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Today's Opinions

  • Activities abound as the holidays approach

    Ever seen a baby jellyfish or alligator? Now’s your chance.

    Bring your kids, grandkids, nephews and nieces to the N.C. Aquarium at Fort Fisher for “Aquababies Weekend” Nov. 22-23.

    All through the weekend, from 9 a.m.–5 p.m. each day, the aquarium will show off its most recently born animals: jellyfish, sea turtles, alligators, sea horses, fish, snakes and more.

    “This is a unique opportunity for the community to see babies that were either born here at the aquarium or came to us as babies,” said Hap Fatzinger, aquarium curator.

  • New law enforcement programs help to ensure public safety

    With a quick glance at the growing weekly public safety pages in The Brunswick Beacon, readers can easily see there’s a lot of crime going on in our community.

    From forgeries to vandalism and countless crimes in between, the break-ins, assaults and drug arrests here keep Brunswick County law enforcement officials busy.

    With a growing number of reported crimes, we’re glad to see the Brunswick County Sheriff’s Office is taking a proactive approach to reducing crimes.

  • Congratulations BCC volleyball team

    When the Brunswick Community College volleyball team took to the court this season, players and officials had one thing on their minds—being competitive.

    It was a lofty goal considering it was the first time the college had fielded a volleyball team and one that met an unusual challenge—it didn’t even have its own gymnasium in which to practice. Instead, players used the gym at West Brunswick High School.

    But, in its first year, BCC Dolphins did more than just be competitive; the team proved it is one of the top schools in its division.

  • Extreme clothing fashions invite civil unrest

    “Fashion is a form of ugliness so

    intolerable that we have to alter it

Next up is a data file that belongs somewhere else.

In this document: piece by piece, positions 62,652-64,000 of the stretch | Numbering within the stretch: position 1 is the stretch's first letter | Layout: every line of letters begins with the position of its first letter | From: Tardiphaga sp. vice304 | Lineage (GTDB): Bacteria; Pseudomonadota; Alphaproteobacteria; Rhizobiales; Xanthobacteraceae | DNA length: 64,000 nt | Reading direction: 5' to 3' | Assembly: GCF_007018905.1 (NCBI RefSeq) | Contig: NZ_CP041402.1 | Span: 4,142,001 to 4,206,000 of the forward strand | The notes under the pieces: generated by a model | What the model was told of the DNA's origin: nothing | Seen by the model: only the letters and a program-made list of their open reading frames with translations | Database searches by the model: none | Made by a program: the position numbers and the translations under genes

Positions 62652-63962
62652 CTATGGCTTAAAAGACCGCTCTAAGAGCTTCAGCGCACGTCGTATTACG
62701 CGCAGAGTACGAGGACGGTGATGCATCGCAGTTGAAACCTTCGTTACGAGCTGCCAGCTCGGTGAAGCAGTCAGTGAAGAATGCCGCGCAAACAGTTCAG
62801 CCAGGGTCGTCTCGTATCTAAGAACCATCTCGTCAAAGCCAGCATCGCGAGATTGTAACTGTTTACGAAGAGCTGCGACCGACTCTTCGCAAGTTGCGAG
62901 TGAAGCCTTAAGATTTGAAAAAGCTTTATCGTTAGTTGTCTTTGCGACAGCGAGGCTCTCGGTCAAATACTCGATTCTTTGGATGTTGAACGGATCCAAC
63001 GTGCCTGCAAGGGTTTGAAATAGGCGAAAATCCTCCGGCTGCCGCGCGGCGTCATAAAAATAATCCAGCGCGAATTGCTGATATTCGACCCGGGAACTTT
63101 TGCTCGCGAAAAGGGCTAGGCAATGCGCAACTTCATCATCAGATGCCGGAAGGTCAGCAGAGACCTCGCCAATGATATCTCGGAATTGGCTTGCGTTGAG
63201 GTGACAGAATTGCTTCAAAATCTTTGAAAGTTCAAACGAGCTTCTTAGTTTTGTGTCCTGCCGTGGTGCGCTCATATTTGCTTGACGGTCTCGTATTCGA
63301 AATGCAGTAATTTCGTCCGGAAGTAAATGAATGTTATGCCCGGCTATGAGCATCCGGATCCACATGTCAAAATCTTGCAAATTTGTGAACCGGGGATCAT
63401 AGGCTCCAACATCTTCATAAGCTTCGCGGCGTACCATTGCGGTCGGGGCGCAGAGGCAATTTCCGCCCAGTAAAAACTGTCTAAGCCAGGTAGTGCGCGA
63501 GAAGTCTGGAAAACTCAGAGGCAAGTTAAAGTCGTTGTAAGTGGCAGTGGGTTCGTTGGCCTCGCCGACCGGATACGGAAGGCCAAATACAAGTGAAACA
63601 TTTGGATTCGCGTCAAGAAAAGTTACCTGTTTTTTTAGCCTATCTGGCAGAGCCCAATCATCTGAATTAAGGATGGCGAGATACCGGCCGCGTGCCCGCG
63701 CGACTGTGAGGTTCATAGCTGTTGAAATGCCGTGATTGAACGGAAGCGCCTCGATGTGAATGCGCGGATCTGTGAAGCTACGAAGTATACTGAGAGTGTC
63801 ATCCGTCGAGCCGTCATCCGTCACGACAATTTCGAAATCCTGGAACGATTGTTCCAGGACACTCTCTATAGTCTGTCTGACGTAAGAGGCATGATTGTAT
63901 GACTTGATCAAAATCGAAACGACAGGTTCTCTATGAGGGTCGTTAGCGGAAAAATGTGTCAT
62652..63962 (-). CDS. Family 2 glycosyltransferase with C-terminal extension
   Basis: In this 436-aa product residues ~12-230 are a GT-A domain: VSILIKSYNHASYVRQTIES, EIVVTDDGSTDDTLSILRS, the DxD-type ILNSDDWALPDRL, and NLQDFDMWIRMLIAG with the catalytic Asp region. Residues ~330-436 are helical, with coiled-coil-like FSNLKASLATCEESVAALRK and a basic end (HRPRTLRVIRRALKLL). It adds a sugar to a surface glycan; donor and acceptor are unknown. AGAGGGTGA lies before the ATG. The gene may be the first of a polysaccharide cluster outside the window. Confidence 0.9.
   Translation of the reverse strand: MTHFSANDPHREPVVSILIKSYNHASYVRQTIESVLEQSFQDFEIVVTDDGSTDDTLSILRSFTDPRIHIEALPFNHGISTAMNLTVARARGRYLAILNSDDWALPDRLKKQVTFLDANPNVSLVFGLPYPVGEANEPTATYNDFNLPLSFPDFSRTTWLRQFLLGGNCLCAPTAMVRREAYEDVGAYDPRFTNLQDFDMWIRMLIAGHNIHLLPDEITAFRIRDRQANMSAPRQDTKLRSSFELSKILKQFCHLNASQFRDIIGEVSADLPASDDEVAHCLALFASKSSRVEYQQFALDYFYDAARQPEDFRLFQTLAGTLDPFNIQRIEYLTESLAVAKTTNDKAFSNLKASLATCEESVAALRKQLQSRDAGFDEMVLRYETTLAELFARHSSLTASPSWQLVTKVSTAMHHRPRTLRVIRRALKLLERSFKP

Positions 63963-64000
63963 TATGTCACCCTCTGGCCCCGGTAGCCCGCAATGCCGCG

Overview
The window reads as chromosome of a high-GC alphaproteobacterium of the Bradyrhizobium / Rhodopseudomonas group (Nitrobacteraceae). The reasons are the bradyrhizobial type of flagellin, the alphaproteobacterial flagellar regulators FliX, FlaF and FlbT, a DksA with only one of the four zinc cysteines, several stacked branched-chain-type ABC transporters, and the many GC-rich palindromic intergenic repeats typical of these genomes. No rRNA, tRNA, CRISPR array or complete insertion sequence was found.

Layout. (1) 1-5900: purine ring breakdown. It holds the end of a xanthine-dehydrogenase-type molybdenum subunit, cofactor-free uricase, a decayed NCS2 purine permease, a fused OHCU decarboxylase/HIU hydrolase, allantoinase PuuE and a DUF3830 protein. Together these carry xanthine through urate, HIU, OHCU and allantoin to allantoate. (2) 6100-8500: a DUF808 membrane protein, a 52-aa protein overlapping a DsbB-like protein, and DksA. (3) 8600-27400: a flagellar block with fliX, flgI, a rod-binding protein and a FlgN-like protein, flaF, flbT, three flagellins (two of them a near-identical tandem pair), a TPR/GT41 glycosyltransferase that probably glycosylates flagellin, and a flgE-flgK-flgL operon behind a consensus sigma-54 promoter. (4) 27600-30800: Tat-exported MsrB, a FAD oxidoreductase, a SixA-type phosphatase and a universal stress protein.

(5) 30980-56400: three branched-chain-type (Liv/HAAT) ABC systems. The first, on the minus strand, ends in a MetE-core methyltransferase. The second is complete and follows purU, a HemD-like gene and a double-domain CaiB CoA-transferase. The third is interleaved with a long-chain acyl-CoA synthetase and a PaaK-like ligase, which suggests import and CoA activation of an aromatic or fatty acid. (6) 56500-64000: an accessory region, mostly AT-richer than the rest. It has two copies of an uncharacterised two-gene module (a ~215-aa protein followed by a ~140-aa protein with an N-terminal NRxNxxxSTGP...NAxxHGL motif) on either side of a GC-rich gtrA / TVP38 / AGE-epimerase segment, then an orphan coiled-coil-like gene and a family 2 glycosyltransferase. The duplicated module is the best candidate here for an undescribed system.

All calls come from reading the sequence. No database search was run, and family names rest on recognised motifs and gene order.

every six months.” —Oscar Wilde

    With her nose wrinkled and her upper lip curled into a slight sneer, she asked, “Is THAT what you are wearing out tonight?”

    It was an all too familiar scene. I have been married to my dear woman 45 years and know what I select to wear at important social events is subject to change—or else.

    Besides, it did not “go” with what she was wearing.

  • A dream fulfilled

    To the editor:

    Hearts fluttered with excitement, souls stirred with emotion as president-elect Barack Obama, born the son of a black father from Kenya and a white mother from Kansas, swept the presidency in a landslide victory.

    After decades of oppression and struggle—the nation watched as the mountain of injustice crumbled and the “dream” was finally realized. The dawn of a new day has come for all Americans every race, color and nationality.

    I feel proud America voted for Barack Obama.

  • To the editor:

    This letter is in response to John Heidtke’s column in the Oct. 30 edition of the Beacon entitled “A Few Good Cops…”

    The article addressed drug trafficking in the county and most specifically listed seven drug hot spots. Some of the article was very informative and hopefully the new K-9 unit will be a deterrent to the crime in the county.

  • Presidential election reminds us the American dream is alive and well

    President-elect Barack Obama made history with his presidential victory last week—a triumph to be celebrated by all Americans.

    Obama’s victory reminds each and every person our dream, the American Dream, is only alive and well, and is closer for all Americans than ever before. Hold on to that dream and cherish that dream as we go through these difficult times.

    I thought John McCain was the better man for the job, but as McCain said, the people have spoken. That’s what makes our country so great.

  • Sherrie Metts

    Sherrie Lee Metts, 53, of Bolivia, died Nov. 10.

    She was born Jan. 8, 1955, in Jacksonville, a daughter of Edward Earl Metts and Genora Batchelor Metts.

    She was preceded in death by her father, Edward Metts; her companion for 22 years, Jimmy Ward; her niece, Renay Ward and her brother, Edward Earl Metts Jr.

    Surviving are her mother, Genora Metts; her sisters, Judy Ward and husband Edward and Sondra Roark and husband Tommy; nephews, Johnny Ward, Christopher Ward and wife Kaye and Stephen Roark; niece, Jessica Johnson; great nephews and nieces; numerous friends.